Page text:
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Investing that reliably pays your bills without you having to work is when you end up owning some means of production that others need to do work. To make a small, easy to imagine example: imagine that I were so poor I could not afford a computer to program games on. Then you could invest into me, yourself owning the computer that I program games on, and take away all the revenue except for what you need to pay to keep me alive and working, which is very little. End result is that you are earning most of income from my work, and living off it.

Computers are too cheap for this to work, and good programmers have leverage via their shortage, so the above scheme would not work. Industrial equipment, land, organizational structures, and so on, are expensive enough or hard enough to come by so that workers can not afford those and this scheme works. Edited by Dmytry
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[quote name='Alan Greenspan' timestamp='1347343384' post='4978804']
Really this is all pseudo-investing. Notice that you are all valuing the stocks in dollars. FIAT dollars that we have today aren't backed by anything, so all stock is essentially worthless and that is why all stocks eventually go to 0 value. The only way to preserve and grow your wealth (without getting lucky and gambling in the market) is to invest in something of value, like precious metals or real estate. Things that have consistently kept value for thousands of years. Look into silver, it has tons of applications in industry and has nowhere to go but up. Or you could go with a standard approach and buy gold -- REAL money with REAL value that has never lost value.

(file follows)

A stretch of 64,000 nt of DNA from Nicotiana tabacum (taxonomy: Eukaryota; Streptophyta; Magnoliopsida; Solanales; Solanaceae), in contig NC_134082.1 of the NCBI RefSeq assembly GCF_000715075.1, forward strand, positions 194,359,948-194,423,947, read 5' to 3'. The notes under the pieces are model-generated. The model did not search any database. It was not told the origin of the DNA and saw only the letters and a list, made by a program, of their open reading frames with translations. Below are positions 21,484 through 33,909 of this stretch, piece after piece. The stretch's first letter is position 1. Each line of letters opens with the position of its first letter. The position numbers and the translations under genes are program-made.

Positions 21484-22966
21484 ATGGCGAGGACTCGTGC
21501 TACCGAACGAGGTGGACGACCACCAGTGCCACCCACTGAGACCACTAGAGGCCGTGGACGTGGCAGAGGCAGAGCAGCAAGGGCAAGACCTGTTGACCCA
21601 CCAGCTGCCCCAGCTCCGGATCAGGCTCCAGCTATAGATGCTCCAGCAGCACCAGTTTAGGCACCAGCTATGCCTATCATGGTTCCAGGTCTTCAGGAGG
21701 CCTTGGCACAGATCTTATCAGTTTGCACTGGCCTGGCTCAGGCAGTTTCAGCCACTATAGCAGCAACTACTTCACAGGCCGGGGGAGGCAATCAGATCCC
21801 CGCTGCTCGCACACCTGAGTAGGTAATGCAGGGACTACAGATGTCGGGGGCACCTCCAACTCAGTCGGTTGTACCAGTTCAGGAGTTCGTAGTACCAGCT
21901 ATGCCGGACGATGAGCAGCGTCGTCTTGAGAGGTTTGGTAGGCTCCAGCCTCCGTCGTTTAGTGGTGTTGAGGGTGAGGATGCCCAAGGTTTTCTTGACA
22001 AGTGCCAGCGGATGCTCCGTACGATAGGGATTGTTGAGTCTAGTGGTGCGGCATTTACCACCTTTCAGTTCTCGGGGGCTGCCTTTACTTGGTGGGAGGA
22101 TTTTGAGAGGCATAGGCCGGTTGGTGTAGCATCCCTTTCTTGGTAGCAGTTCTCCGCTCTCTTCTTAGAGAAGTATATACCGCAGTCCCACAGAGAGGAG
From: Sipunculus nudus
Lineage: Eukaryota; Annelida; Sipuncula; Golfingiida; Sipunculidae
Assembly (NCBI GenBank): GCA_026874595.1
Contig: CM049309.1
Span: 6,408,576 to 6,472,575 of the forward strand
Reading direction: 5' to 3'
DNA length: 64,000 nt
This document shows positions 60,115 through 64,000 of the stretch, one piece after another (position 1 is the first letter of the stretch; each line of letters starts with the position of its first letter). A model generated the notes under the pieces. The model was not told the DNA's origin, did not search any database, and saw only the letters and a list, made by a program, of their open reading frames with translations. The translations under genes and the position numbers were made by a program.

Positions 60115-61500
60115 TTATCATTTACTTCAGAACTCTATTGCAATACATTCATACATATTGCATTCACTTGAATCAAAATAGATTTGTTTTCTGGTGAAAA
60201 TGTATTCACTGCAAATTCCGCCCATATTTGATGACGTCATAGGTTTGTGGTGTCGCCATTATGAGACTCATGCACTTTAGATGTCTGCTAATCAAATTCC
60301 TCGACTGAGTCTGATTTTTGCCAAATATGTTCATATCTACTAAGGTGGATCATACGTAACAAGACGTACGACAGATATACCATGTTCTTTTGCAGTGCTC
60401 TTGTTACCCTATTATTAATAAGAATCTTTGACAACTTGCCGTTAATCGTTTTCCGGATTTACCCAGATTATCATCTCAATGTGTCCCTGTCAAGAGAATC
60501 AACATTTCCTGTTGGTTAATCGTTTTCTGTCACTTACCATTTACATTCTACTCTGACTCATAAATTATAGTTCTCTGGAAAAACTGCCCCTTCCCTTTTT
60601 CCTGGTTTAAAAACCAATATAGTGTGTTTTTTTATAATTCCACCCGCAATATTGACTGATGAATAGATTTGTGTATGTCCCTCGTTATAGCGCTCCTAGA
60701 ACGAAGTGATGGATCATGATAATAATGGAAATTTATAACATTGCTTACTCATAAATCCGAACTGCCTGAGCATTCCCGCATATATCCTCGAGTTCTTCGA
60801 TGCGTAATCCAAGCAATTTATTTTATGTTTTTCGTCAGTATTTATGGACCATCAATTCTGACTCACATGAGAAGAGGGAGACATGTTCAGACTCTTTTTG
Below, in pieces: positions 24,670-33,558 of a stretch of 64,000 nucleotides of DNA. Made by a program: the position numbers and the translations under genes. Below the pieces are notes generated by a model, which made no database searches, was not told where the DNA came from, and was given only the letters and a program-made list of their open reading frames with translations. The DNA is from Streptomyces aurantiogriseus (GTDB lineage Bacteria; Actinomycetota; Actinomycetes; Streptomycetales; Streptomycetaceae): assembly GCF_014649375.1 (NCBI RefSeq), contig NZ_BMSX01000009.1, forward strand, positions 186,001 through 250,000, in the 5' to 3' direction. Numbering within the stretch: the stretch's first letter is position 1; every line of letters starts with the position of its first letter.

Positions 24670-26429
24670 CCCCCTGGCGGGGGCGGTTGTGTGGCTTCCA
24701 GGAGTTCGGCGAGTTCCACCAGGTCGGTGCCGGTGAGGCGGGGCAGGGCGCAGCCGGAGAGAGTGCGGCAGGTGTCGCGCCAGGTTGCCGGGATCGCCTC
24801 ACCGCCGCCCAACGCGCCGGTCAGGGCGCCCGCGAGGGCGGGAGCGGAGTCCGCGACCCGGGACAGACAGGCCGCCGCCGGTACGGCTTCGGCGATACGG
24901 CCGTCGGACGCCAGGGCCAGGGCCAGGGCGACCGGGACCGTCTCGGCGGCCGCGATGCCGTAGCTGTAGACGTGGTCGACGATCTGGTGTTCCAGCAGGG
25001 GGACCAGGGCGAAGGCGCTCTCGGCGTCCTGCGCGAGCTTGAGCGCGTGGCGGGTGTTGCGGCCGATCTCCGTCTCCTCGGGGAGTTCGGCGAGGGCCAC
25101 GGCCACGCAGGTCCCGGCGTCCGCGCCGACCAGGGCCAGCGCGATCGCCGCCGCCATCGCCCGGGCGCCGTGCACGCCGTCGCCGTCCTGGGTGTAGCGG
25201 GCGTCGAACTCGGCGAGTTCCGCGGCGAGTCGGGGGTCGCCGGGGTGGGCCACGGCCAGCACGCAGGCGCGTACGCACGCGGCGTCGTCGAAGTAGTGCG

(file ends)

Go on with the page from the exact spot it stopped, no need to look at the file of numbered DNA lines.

[/quote]Gold is traditionally a very safe low risk investment. But that doesn't mean dollars are worthless (are you telling me you have no currency, and everything is stored in metals?)

Low risk also typically means less chance of making a return on your investment. Typically it makes sense to invest in a range of things - gold is good for a safe backup, but banks are good for a guaranteed interest rate and still reasonably safe, and then there are investments which are higher risk, but can provide better returns.
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Money does not need to be backed by precious metals to be valuable by convention, because money is a measurement of a debt. Either way you go, wealth flows upwards. That's usury, and it's not unique to fiat currency.
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My question is: how many of these 9011 votes are legit (given only 78 members have voted)?
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[quote name='Cornstalks' timestamp='1348170467' post='4982143']
My question is: how many of these 9011 votes are legit (given only 78 members have voted)?[/quote]

[url="http://www.youtube.com/watch?v=SiMHTK15Pik"]It's over 9000[/url].